I’ve told you much about our innovative project working with actors with learning difficulties at Hampton Court Palace (see here), but here’s a little more: the Wellcome Trust – which funded the performances through a People Award – has featured an article I wrote about the project in the latest issue of Wellcome History magazine. Also don’t miss the piece by Penny Lepisz, one of the actors who performed as a ‘King’s fool’ (though the picture next to her doesn’t show her leading the troops but actor Maude Winkler Reid). You can also learn from Lucy Worsley about the other ways that Historic Royal Palaces has worked with the Wellcome Trust.
To my absolute delight, All the King’s Fools – our innovative project at Hampton Court Palace with actors with learning disabilities playing the parts of natural fools at Henry VIII’s court – has won a Museums + Heritage Award for Excellence! Imagine a BAFTA for the heritage industry and you’ve got some sense of how amazing this is.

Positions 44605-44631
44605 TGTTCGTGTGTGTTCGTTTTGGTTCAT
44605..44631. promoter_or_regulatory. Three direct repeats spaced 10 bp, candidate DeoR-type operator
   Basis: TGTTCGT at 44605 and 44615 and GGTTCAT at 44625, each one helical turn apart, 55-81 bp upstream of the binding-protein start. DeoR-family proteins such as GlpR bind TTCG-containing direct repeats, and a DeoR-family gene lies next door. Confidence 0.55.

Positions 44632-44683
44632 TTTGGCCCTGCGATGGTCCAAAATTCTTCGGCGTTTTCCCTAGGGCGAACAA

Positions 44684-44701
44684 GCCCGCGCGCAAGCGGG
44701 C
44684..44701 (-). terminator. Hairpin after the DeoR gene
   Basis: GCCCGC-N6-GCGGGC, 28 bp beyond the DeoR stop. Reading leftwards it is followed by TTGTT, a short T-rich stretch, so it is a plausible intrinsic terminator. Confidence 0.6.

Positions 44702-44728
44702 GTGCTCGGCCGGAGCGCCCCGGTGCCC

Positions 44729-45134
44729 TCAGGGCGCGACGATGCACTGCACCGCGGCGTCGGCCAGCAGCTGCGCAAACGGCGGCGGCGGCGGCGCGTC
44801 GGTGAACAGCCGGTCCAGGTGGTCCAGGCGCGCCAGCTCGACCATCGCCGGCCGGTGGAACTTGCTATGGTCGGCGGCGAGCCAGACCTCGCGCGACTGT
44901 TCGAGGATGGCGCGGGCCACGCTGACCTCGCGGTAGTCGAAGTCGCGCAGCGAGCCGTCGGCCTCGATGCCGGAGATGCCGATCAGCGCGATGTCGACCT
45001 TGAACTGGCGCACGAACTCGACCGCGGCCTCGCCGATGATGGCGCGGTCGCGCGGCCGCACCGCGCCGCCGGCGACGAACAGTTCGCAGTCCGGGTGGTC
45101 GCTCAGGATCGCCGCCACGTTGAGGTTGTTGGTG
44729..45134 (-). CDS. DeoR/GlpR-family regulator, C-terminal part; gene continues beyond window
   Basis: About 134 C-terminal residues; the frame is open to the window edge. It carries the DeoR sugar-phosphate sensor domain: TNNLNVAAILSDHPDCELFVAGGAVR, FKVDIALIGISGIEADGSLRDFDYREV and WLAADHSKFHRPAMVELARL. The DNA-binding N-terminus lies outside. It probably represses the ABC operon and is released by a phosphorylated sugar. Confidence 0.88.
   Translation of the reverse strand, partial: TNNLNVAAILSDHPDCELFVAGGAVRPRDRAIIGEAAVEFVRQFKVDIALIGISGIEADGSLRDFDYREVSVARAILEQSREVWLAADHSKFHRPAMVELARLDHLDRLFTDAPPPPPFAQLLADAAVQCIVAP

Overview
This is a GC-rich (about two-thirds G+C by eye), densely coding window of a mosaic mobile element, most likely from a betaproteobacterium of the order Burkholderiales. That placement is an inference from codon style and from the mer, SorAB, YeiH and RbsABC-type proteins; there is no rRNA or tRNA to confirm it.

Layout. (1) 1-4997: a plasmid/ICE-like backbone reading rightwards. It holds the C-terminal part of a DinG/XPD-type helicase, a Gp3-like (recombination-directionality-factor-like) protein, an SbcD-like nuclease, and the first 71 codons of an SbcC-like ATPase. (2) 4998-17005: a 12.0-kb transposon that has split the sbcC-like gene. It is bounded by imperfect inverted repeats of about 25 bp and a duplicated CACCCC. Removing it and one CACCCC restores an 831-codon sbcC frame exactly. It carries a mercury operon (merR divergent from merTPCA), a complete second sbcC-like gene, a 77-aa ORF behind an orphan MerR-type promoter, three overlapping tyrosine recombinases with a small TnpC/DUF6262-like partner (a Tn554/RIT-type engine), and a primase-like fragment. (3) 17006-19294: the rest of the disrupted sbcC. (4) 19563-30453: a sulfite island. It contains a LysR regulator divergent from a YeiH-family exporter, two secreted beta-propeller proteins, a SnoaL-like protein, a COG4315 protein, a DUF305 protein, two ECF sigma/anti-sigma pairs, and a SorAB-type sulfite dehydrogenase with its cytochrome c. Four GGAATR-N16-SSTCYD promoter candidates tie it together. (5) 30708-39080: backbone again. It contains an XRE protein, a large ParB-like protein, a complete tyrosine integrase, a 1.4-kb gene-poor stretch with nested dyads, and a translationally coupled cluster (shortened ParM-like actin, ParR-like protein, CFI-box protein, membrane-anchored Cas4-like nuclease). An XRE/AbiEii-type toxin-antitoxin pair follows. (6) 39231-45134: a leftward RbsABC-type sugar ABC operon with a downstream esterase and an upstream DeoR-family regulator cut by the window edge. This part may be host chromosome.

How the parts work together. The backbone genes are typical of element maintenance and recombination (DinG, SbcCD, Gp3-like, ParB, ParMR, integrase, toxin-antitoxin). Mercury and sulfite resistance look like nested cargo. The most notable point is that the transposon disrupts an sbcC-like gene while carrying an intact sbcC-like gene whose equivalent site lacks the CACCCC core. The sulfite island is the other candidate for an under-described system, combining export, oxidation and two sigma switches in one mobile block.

The project (which I’ve featured many times on this blog) was a wonderful collaboration between The Misfits Theatre Company, Historic Royal Palaces, Foolscap Productions, academics from the University of East Anglia and Oxford Brookes University and historical interpreters Past Pleasures. It was developed with help from the Arts Council England, and supported by a Wellcome Trust People’s Award.
If you missed it and would like to know more, there’s a brilliant dedicated website with film footage of the events. Well worth a watch.
‘All the King’s Fools’, the groundbreaking performances by actors with learning difficulties at Hampton Court Palace in 2011, to recreate the natural fools of Henry VIII’s court, has been shortlisted as an educational initiative by the Museums Association’s Museums + Heritage Awards for Excellence 2012: